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10 tips to improve your customer discovery process

Matt O'Connell
Matt O'Connell

Are you setting up a customer discovery process or looking for ways to make improvements?

Here are 10 tips for getting the most out of the process and the interviews.

1) Define the research questions ahead of time.

These are the questions you need answers to. They will help you make better decisions for your product and de-risk any risky assumptions.

2) Avoid asking research questions during the interview.

Instead, turn them into interview questions to help prevent leading users and walking yourself into common bias traps.

Try turning your research question into an interview question by phrasing them in a way that forces users to describe their past experiences.

  • "When was the last time..."
  • "Tell me about how you..."

Here's an example:

  • Research Question: Will users track their fitness goals in our application?

  • Interview Question (Bad): If we added a goal-tracking feature to the app, would you use it?

  • Interview Question (Good): When was the last time you wrote down your fitness goals and progress?

3) Keep the conversation going!

Don't just ask your interview question and move on. Instead, keep the conversation going and dig into the pain points to learn more.

4) Avoid surface-level learning.

Spending more time going deeper on fewer topics is better than covering too many issues in one session. For one, people are busy and don't want to spend a ton of time in an interview. Secondly, if answers to individual questions are all you're after, there's probably an asynchronous method for collecting that information, and it will most likely save you time and money.

The point of an in-person interview is to see where the conversation goes. You cannot anticipate everything a user will say, and digging deeper will often open unexpected doors and provide unique insights.

5) Keep it casual.

No one likes being interviewed, but they typically don't mind having a conversation. Usually, an interview will feel more formal if you ask research questions. So take the time to think through how you can turn them into interview-style ones.

6) Document the insights (Systems).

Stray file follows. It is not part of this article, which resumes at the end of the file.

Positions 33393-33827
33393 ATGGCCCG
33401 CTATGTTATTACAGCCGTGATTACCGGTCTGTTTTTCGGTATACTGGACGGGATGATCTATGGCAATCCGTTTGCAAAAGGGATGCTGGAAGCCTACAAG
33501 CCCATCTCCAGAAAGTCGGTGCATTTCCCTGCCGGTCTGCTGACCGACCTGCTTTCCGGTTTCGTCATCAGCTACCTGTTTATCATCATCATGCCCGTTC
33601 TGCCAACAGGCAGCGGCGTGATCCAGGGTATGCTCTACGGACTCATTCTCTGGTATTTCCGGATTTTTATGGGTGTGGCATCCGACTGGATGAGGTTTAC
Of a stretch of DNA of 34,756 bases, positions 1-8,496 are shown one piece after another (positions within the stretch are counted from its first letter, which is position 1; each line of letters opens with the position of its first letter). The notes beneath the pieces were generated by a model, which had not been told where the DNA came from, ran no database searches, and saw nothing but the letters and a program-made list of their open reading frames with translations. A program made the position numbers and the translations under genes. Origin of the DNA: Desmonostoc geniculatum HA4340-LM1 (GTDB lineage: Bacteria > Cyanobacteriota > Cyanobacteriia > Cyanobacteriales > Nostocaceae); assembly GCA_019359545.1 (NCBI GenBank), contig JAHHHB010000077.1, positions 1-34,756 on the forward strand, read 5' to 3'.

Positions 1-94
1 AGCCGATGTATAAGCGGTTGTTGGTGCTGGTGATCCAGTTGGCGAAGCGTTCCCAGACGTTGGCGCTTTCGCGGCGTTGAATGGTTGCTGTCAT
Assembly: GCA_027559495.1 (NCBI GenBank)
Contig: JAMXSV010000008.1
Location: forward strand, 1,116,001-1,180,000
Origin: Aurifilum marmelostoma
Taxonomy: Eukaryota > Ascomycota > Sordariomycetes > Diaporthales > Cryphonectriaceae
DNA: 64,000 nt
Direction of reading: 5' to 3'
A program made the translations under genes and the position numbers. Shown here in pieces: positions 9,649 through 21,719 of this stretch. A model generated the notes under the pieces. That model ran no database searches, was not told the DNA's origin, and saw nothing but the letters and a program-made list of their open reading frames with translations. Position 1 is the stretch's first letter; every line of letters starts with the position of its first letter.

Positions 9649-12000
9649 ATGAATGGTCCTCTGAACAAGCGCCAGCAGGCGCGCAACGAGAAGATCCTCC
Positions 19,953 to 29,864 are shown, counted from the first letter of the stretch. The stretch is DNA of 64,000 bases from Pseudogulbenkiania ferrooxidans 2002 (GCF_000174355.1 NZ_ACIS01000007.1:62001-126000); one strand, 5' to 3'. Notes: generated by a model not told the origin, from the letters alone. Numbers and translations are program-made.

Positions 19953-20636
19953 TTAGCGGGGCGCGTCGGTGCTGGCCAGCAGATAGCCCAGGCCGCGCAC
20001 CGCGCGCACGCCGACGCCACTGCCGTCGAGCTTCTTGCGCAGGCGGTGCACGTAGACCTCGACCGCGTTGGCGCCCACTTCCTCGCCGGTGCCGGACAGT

Here is some of the basic information your future self will thank you for:

  • User name (In B2B, include the name of the company)
  • When did you speak to them?
  • What were you trying to learn?
  • What insights did you uncover? (What were their pain points or desires?)

7) Organize insights (Synthesis).

Group insights into themes. One of the best ways I've found to do this is using Opportunity Solution Trees. They take everything you're learning and organize that information so you can act on it (or ignore it for the time being without losing context).

If you want a system to organize this information efficiently, check out Vistaly.

Vistaly OST

8) Interview automation.

Allow users to come to you by providing them with a way to schedule on your calendar. One way to do this is to embed a calendar link directly in your application for users to opt-in. You may need to conditionally hide it when you've scheduled the max number of calls you're willing to take.

9) Keep it continuous.

There is always more to learn. So keep the conversations going and a part of your routine. Batching interviews can feel like a time optimization, but look at it like software; massive releases contain more risk than smaller updates. I'd take multiple minor and regular updates over one big release any day.

10) Practice.

None of this comes easy; I've made many mistakes and still do, but you'll get better with each interview.

Want to learn more?

These are great books that will help you hone this skill:

  • The Mom Test: Rob Rob Fitzpatrick
  • Continuous Discovery Habits: Teresa Torres

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Matt O'Connell
Matt O'Connell